It’s no surprise that Mark Russell’s script for this issue is darkly hilarious, evoking memories of Mel Brooks’ movies, Monty Python and The Holy Grail and the books of Terry Pratchett. His run has been awash with humor, which has offended some who apparently think barbarian fantasy cannot have a funny side. Never mind that Conan himself was described as a figure of gigantic melancholies and mirth…

In the end, this series makes me laugh while having some great action sequences and a well-plotted story with foreshadowing and all the other literary devices high literature is meant to have. That is no small feat and if there is any justice Mark Russell will be nominated for an Eisner for this book. Perhaps this time he will win.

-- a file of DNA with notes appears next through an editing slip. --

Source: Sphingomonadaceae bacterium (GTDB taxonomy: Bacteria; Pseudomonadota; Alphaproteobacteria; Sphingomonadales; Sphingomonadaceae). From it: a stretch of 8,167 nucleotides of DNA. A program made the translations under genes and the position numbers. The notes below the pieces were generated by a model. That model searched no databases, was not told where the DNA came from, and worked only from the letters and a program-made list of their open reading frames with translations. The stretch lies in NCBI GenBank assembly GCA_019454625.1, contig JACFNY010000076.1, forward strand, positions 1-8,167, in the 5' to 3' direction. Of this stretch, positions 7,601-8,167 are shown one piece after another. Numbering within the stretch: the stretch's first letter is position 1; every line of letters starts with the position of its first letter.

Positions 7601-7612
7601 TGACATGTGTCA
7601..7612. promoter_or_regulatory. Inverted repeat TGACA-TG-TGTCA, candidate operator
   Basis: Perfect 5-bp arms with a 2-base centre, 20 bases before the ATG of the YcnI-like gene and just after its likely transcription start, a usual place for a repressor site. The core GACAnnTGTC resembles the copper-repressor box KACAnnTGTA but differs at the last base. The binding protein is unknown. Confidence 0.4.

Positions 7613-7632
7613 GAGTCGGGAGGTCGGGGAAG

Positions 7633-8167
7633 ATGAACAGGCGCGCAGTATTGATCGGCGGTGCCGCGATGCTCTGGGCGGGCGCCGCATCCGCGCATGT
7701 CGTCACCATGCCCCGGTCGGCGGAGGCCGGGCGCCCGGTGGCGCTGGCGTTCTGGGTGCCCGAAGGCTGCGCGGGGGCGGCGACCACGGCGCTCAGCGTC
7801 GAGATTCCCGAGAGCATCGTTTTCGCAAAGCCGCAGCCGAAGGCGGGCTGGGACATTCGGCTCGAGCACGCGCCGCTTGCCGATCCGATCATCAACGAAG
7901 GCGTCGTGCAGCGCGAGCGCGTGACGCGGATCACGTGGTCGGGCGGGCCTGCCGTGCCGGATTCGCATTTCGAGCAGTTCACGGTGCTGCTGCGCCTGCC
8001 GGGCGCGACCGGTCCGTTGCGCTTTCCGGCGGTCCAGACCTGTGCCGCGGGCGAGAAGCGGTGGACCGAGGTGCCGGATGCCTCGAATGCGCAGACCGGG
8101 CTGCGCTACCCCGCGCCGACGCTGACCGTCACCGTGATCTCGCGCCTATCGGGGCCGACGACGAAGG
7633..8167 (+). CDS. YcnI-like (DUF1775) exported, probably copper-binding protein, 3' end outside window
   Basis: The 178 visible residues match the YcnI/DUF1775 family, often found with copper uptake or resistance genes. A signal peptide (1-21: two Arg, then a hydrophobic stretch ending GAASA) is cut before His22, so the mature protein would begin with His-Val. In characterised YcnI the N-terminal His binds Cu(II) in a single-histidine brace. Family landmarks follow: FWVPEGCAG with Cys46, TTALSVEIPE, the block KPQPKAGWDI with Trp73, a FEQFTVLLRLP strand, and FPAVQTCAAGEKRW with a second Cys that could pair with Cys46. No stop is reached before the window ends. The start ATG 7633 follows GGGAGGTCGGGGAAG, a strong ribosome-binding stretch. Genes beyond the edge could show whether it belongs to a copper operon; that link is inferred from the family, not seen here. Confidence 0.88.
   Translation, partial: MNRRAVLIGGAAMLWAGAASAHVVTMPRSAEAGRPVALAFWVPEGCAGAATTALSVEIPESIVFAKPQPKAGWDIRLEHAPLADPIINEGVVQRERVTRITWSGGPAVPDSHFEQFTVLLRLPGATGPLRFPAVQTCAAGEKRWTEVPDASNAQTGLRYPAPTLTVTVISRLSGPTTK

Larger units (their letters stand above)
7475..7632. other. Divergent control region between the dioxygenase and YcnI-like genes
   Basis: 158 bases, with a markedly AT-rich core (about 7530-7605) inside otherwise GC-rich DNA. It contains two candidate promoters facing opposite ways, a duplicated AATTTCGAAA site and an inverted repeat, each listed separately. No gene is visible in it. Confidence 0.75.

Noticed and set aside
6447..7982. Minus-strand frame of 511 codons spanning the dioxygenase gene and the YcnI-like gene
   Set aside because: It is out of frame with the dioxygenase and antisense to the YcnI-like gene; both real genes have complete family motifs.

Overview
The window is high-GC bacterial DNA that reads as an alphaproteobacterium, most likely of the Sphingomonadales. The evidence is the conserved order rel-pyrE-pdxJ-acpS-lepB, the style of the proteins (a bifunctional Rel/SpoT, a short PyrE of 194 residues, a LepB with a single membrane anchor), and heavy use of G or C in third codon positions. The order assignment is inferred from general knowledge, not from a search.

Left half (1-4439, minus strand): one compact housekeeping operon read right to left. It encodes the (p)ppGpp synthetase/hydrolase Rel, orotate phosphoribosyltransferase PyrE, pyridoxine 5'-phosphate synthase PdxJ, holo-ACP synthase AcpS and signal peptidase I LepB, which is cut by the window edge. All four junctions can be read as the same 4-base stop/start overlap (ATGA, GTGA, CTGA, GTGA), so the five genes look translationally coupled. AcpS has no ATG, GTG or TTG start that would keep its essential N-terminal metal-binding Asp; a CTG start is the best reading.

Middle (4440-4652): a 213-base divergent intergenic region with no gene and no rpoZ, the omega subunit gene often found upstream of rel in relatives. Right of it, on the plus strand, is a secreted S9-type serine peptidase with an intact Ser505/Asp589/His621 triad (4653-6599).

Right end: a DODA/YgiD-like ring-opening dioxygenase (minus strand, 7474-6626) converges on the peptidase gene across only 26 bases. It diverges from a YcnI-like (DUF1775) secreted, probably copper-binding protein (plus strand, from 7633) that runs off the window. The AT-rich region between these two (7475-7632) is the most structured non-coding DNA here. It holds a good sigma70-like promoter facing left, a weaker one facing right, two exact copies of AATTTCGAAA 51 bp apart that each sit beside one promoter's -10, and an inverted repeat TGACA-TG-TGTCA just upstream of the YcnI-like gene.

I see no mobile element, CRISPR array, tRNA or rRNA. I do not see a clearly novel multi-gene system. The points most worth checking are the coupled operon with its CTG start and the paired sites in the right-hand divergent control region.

The art by Bob Q matches Russell’s script. His action sequences are handled well and there is one splash page of Sonja by a funeral pyre I would not mind seeing as a print or poster. Yet he also has a tremendous grasp of comedic timing and all the jokes are nailed as a result. If you haven’t been reading Red Sonja, now is the time to start and this is the issue to start with.



Second Coming #2 CoverSECOND COMING #2/ Script by MARK RUSSELL/ Pencils by RICHARD PACE/ Inks by RICHARD PACE & LEONARD KIRK/ Colors by RICHARD PACE & ANDY TROY/ Letters by ROB STEEN/ Published by AHOY COMICS


When a stalker starts threatening Sunstar’s reporter girlfriend, he is quick to anger. God wants the hero to show Jesus how to engage in some proper smiting, but the Prince of Peace has other ideas. Will vengeance will be had?